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Tree of Life
Plant Flower, Tree
Invertebrate Octopus, Ant, Bee, Butterfly, Spider, Lobster
Vertebrate Fish, Seahorse, Ray, Shark, Frog, Turtle, Tortoise, Dinosaur
Bird, Ostrich, Owl, Crow, Parrot
Mammal Bat, Rabbit, Giraffe, Camel, Horse, Elephant, Mammoth
Whale, Dolphin, Walrus, Seal, Polar Bear, Bear, Cat, Tiger, Lion, Dog, Wolf
Monkey, Chimpanzee, Human
These are organized by a classification scheme developed exclusively for Cosma. More…
monkey : a nonhuman primate mammal with the exception usually of the lemurs and tarsiers; especially : any of the smaller longer-tailed catarrhine or platyrrhine primates as contrasted with the apes — Webster
Monkeys are haplorhine (“dry-nosed”) primates, a group generally possessing tails and consisting of about 260 known living species. There are two distinct lineages of monkeys: New World Monkeys and catarrhines. Apes emerged within the catarrhines with the Old World monkeys as a sister group, so cladistically they are monkeys as well. However, traditionally apes are not considered monkeys, rendering this grouping paraphyletic. The equivalent monophyletic clade are the simians. Many monkey species are tree-dwelling (arboreal), although there are species that live primarily on the ground, such as baboons. Most species are also active during the day (diurnal). Monkeys are generally considered to be intelligent, particularly Old World monkeys. — Wikipedia
Monkeys News -- ScienceDaily Monkeys in the news. From squirrel monkeys to baboons, read all the latest research about monkeys.
Primates of the Caribbean: Ancient DNA reveals...
on November 13, 2018 at 12:16 am
Analysis of ancient DNA of a mysterious extinct monkey named Xenothrix -- which displays bizarre body characteristics very different to any living monkey -- has revealed that it was in fact most closely related to South America's titi monkeys (Callicebinae). Having made their way overwater to Jamaica, probably on floating vegetation, their bones reveal they subsequently underwent remarkable evolutionary change. […]
Don't stare! Monkey gaze study shows dopamine's...
on November 8, 2018 at 7:22 pm
Researchers revealed the importance of the brain's dopaminergic system for inhibiting already-planned actions. They trained monkeys to redirect their gaze towards targets newly presented on a screen, apart from when presented with signals to avoid such redirection. Simultaneous analysis showed that the activity of dopaminergic neurons correlated with successful refusal to redirect gaze to a new target. These findings could aid the development of treatments for diseases with impaired inhibition […]
How do babies laugh? Like chimps!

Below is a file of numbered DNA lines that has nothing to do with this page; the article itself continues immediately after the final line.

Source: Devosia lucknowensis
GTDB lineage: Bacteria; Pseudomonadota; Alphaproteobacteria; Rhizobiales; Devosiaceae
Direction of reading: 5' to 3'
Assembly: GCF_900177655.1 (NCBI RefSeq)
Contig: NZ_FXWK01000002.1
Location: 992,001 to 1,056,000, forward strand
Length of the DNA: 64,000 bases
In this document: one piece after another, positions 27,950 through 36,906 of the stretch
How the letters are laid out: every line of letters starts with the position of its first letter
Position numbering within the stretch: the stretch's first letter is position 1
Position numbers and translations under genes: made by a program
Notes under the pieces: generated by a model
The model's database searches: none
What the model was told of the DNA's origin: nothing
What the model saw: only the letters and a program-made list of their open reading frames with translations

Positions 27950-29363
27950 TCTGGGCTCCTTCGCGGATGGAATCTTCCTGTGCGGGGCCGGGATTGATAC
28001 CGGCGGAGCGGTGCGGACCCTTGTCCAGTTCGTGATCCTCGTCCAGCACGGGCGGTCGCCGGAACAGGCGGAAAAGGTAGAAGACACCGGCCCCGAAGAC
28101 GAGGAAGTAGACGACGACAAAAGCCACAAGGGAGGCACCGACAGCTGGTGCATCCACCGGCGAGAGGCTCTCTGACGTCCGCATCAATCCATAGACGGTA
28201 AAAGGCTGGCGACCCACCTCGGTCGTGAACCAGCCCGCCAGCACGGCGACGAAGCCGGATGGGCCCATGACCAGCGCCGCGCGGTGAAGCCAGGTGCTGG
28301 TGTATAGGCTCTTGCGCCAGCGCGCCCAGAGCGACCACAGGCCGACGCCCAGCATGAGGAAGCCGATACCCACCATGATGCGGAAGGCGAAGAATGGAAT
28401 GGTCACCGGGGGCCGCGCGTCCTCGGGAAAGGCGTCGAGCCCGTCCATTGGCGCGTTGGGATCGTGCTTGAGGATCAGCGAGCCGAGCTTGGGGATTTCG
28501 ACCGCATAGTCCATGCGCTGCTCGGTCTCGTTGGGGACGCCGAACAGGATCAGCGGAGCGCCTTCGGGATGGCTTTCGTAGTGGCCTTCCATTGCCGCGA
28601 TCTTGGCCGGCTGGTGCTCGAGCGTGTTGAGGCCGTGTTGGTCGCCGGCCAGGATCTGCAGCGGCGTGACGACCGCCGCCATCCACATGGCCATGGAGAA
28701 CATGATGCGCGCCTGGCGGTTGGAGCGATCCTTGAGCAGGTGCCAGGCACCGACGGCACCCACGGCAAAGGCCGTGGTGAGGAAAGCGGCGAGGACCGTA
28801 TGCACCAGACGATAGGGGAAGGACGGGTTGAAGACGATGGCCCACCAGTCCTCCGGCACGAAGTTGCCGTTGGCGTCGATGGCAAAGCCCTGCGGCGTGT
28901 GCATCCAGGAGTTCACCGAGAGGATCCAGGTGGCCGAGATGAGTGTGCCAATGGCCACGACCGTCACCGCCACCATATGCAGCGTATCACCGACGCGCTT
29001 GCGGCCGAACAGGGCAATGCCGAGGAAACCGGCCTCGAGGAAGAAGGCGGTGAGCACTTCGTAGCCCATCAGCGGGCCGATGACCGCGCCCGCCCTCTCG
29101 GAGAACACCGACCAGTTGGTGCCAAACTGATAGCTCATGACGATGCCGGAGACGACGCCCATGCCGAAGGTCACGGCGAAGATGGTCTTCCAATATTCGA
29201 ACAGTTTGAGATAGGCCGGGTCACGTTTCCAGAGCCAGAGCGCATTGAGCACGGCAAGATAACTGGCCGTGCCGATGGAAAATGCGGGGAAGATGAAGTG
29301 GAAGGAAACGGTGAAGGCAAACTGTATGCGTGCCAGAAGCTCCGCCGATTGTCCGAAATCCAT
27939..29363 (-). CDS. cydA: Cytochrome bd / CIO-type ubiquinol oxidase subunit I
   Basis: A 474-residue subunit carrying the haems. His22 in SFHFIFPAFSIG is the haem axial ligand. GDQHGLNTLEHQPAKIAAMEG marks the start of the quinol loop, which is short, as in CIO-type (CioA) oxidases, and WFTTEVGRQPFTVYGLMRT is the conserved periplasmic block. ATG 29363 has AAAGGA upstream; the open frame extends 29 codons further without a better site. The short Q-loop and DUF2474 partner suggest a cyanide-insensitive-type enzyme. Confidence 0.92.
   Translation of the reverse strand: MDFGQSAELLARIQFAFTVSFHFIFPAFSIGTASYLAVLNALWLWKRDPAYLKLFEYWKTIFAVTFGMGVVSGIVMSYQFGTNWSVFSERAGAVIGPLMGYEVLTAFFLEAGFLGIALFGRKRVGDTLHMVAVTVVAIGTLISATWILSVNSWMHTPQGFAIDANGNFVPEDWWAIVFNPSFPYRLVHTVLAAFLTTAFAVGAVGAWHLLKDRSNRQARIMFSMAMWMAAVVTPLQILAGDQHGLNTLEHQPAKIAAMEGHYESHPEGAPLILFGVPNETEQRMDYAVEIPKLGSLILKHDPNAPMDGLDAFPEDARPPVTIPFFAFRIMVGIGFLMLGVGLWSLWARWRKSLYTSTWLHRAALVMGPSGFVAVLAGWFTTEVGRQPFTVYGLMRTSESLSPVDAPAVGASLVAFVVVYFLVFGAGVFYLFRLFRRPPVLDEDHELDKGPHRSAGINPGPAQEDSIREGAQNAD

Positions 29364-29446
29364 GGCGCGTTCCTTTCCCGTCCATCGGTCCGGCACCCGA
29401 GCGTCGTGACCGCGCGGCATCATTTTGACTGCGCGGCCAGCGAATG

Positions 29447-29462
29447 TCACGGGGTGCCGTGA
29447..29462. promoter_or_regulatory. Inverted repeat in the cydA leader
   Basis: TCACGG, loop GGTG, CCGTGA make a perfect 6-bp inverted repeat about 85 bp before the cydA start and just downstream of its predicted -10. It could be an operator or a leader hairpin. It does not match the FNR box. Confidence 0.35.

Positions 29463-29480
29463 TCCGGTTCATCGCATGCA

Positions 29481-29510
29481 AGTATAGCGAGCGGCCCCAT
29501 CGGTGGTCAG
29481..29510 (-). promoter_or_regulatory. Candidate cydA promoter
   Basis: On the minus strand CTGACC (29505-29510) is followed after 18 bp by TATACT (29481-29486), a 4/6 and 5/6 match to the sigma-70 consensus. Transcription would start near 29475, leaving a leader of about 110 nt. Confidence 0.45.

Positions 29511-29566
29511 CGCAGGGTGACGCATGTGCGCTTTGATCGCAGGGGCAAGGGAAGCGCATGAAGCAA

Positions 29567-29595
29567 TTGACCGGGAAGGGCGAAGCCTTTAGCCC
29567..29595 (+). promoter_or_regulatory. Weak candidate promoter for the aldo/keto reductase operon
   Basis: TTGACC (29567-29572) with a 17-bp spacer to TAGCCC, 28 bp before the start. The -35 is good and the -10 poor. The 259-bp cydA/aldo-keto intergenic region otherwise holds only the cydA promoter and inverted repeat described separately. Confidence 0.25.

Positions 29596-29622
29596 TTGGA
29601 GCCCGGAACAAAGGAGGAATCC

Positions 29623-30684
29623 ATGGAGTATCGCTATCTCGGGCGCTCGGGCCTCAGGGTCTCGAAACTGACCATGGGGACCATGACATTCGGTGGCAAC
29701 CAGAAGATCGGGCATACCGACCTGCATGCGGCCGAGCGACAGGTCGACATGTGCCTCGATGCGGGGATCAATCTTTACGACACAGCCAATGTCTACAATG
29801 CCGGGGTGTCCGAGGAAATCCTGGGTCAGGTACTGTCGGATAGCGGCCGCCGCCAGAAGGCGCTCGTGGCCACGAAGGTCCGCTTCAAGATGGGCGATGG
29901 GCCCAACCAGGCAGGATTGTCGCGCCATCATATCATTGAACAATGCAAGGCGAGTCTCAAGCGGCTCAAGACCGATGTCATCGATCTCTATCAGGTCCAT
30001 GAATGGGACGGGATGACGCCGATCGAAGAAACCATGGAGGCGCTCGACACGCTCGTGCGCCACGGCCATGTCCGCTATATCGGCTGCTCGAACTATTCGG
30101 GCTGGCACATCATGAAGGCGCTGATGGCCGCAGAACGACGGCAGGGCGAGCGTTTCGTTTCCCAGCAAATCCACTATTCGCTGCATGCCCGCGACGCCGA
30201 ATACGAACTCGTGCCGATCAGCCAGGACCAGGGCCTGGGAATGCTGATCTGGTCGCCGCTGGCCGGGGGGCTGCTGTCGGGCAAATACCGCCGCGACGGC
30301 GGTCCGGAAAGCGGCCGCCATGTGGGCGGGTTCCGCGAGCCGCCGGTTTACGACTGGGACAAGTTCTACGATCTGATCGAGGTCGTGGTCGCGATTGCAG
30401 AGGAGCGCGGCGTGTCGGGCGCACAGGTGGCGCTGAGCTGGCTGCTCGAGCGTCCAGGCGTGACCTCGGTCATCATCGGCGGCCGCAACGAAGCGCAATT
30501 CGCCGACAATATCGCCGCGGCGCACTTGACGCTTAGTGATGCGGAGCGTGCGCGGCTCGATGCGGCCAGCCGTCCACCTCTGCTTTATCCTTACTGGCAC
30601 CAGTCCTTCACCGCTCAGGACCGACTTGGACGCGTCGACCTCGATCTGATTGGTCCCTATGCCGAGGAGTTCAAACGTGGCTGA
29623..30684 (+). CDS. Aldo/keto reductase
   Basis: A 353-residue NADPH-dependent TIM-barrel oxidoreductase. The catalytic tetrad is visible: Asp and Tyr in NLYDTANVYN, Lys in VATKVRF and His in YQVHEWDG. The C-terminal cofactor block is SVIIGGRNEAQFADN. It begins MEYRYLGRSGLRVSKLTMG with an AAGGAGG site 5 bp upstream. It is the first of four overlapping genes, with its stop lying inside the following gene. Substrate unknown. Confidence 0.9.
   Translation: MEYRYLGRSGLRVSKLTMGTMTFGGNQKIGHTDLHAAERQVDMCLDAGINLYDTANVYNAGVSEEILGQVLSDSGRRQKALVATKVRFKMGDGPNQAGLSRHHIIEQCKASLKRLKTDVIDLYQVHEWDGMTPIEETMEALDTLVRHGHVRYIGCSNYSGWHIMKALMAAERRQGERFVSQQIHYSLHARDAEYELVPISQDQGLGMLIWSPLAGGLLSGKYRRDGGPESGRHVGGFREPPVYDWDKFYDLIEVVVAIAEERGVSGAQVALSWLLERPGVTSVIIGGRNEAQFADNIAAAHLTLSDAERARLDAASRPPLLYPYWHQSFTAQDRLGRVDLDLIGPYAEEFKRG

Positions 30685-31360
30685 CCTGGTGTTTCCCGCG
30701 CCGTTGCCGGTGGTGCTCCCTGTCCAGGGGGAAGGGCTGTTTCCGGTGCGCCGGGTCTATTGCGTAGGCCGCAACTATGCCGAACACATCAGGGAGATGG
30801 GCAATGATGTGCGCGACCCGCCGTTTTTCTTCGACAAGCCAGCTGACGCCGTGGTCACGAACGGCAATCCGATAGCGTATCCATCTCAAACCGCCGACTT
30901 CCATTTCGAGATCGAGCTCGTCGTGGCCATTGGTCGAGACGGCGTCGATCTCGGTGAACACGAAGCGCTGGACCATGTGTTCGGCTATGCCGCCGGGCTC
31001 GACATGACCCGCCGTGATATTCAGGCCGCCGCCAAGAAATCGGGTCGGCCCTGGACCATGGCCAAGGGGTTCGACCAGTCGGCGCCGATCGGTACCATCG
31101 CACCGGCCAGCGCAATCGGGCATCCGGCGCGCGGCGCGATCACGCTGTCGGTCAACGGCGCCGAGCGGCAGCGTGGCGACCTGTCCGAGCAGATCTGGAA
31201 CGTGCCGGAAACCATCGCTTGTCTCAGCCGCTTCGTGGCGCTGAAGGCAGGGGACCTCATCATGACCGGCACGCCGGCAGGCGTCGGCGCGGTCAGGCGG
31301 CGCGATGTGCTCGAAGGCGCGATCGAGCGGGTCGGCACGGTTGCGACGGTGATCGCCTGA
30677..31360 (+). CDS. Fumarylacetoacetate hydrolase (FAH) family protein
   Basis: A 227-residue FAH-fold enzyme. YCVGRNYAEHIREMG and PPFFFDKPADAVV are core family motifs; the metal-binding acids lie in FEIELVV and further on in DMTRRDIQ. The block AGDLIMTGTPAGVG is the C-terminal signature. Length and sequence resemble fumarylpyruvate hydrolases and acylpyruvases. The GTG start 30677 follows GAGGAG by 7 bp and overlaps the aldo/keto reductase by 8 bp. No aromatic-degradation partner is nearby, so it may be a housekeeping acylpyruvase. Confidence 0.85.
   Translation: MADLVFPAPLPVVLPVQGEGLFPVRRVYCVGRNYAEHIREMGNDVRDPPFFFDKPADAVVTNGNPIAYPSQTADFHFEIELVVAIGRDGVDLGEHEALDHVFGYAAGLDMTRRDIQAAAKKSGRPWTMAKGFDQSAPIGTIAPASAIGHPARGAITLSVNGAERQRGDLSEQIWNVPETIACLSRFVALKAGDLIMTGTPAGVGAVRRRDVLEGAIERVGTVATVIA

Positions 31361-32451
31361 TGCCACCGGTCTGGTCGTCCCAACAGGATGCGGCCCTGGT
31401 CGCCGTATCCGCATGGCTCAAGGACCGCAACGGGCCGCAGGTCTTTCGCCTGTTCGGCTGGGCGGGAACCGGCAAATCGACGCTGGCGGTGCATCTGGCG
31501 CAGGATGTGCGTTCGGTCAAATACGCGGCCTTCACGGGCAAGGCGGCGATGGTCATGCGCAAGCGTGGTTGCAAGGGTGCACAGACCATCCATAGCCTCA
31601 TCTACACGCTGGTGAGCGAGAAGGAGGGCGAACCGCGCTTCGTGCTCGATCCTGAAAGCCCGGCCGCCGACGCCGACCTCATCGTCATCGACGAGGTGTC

on November 7, 2018 at 6:03 pm
Few things can delight an adult more easily than the uninhibited, effervescent laughter of a baby. Yet baby laughter, a new study shows, differs from adult laughter in a key way: Babies laugh as they both exhale and inhale, in a manner that is remarkably similar to nonhuman primates. […]
More affordable and effective conservation of...
on November 5, 2018 at 5:25 pm
No one had reported seeing the strange creature -- a cross between a bear and a monkey -- since before the Great Depression. Then, this past summer, an amateur biologist stumbled upon the presumed-extinct Wondiwoi tree kangaroo while trekking through Papua New Guinea. The revelation underscored how little we still know about the natural world -- a major obstacle to conservation. […]
Zika circulates among wild animals in the...
on November 1, 2018 at 5:38 pm
Researchers report that wild monkeys in the Americas are transmitting the Zika virus to humans via mosquitoes, making complete eradication of the virus in the Americas very unlikely. […]
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Primates of the Caribbean: Ancient DNA reveals...
on November 12, 2018 at 8:00 pm
Analysis of ancient DNA of a mysterious extinct monkey named Xenothrix—which displays bizarre body characteristics very different to any living monkey—has revealed that it was in fact most closely related to South America's titi monkeys (Callicebinae). Having made their way overwater to Jamaica, probably on floating vegetation, their bones reveal they subsequently underwent remarkable evolutionary change. […]
A narwhal frolics with the belugas: Why...
on November 9, 2018 at 2:40 pm
Since the age of the Roman Empire and the story of how the twins Romulus and Remus were raised by a wolf, tales of interspecies adoptions have captivated the human imagination. The story that emerged from Canada's St. Lawrence River in July of 2018 was no exception. While researching belugas, a group of scientists captured drone footage of a young male narwhal, more than 1,000 kilometres south of his Arctic home, swimming with a pod of belugas. […]
Tiniest ever fossil ape discovered in Kenya
on November 7, 2018 at 12:29 pm
When Stony Brook University anthropologist James Rossie began sifting through sediment in the Tugen Hills of Kenya during his first day of the dig, he didn't know he'd discover teeth from a previously undiscovered tiny ape species. […]
Researchers unveil clues that could lead to more...
on November 5, 2018 at 4:54 pm
No one had reported seeing the strange creature—a cross between a bear and a monkey—since before the Great Depression. Then, this past summer, an amateur biologist stumbled upon the presumed-extinct Wondiwoi tree kangaroo while trekking through Papua New Guinea. The revelation underscored how little we still know about the natural world—a major obstacle to conservation. […]
Paleontologists discovered six new species in the...
on October 30, 2018 at 1:50 pm
Sometimes hidden clues beneath our feet can reveal intriguing stories about the impacts of environmental change. […]